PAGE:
On Sabbath we learned how the babe in the manger is about a God who solved a communication problem.

Rewind to Hebrews 1:1-3. This passage is the Ta Da! of scripture. The writer has chosen the finest language to express the greatest revelation of God to men. The two grand themes of this passage are 1) God is, and 2) God speaks. Everything else to come hangs on these affirmations.

God is what? Creator (Gen. 1:1); Provider (Matt. 5:45); Healer (Ex. 15:26); Sustainer (Acts 17:28); Redeemer (Isa. 43:1); and Love (1 John 4:8). That addresses the what, but why should we believe in Him? Because God speaks. He communicates. His speaking created the universe (Psalm 33:9).

God spoke throughout the entirety of scripture. But note how Hebrews 1:1 describes God’s speaking: “…at various times and in various ways…” From Genesis to Revelation God is not silent. He wants to have  a conversation with His people. He can use a bush or a donkey or tablet of stone or a shepherds rod, but He can and does speak.

But for all God’s speaking, humanity didn’t understand. The message through the prophets was fragmented. But the final, best, most profound and complete revelation of God is this: “The Word became flesh!” (John 1:14) The writer to the Hebrews is letting us know that the Son is the ultimate expression of who God is. In Christ there is nothing more to say. It is God’s ultimate speech.

Ultimately the Babe in the manger says everything we need to know about God. From the cradle to the cross I hear that God is love, and I see that there is nothing He will not do to speak to me in language I can understand.

There’s something else this tells us about God. Though He is “immutable” (unchanging – see Mal. 3:6; Hebrews 13:8; James 1:17), The Babe proves that God does indeed change in the most profound way. In Jesus, God didn’t change the message, but rather, the language He was speaking. He changed not in essence, but in substance; not in function, but in form. The incarnation is the ultimate proof that God meets us where we are. And because He does, the Word is always relevant.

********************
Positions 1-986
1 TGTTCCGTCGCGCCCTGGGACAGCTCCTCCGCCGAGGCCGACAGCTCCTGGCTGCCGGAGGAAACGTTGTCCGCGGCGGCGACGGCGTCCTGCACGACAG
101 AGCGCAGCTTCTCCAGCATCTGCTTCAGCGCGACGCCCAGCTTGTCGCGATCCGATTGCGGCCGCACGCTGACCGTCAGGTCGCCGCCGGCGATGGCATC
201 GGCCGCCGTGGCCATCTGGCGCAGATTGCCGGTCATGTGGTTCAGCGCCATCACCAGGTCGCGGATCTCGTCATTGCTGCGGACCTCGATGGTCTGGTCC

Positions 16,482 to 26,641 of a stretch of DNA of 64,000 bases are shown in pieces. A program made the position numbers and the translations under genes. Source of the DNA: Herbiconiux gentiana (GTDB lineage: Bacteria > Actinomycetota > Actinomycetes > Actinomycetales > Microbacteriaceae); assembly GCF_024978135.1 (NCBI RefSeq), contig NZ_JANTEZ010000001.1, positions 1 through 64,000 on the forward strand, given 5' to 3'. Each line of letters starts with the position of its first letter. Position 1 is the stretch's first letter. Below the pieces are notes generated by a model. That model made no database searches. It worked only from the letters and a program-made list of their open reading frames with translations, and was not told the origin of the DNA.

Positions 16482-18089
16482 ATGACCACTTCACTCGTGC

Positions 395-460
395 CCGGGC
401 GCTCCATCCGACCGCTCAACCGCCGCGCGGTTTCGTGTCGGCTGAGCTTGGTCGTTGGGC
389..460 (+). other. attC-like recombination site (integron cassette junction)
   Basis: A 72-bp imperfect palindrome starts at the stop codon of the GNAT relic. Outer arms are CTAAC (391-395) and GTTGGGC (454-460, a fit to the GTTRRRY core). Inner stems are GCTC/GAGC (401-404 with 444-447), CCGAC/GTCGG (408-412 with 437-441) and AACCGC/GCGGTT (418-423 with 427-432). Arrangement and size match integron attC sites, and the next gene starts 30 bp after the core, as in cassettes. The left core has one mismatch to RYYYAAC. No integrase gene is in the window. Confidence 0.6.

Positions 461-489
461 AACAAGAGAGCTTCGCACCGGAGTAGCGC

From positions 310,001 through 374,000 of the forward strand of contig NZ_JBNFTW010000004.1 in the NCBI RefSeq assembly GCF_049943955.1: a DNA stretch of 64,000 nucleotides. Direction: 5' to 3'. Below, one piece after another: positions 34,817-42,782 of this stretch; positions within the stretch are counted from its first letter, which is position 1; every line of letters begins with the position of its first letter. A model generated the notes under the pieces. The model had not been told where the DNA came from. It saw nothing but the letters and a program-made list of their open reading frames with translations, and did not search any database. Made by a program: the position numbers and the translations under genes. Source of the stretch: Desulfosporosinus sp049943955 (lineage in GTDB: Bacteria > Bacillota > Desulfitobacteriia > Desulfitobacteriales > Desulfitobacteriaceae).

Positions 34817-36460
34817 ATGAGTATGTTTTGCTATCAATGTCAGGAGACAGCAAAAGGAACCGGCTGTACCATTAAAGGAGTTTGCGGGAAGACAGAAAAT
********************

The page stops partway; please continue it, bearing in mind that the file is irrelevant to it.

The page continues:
Had the eternal Word remained in heaven, the darkness would have continued unabated. But the unchangeable God changed–changed form, changed appearance, changed addresses, changed substance in order to bring light and life to men.

Here’s the point: If God can change His methods so radically to speak the language of the people who are in darkness, surely we can change our methods to do the same. The ministry of the church in the 21st century must continue to be flesh and dwell among the people so they can behold God’s glory.

The incarnation was risky, messy, extravagant, creative, radical, unprecedented, unorthodox, unexpected, personal, intimate, outrageous, and mysterious. Can our ministry be described in these terms? When it can, then it will be an incarnational ministry. (See 1 Cor. 9:19-23.)

Jesus is coming again. Just like the world was in darkness at the beginning, and again at the birth of Christ, gross darkness envelopes the earth today. God, who will stop at nothing to communicate His love to His people, will speak again in the flesh—you and me—through the power of the Holy Spirit. And the whole earth will be lighted with His Glory. The message is the same but how we communicate it must be incarnational.

This Christmas, remember that the Word became flesh for you. The baby in the manger and, later, the Savior on the cross, testify that God will stop at nothing to let you know He loves you and hears your prayers. He’s reaching out to you today saying, “Don’t be afraid, for I am with you. Don’t be discouraged, for I am your God. I will strengthen you and help you. I will hold you up with my victorious right hand” (Isa. 41:10).

Do you hear what I hear? Listen again and rejoice.  –Pastor Randy

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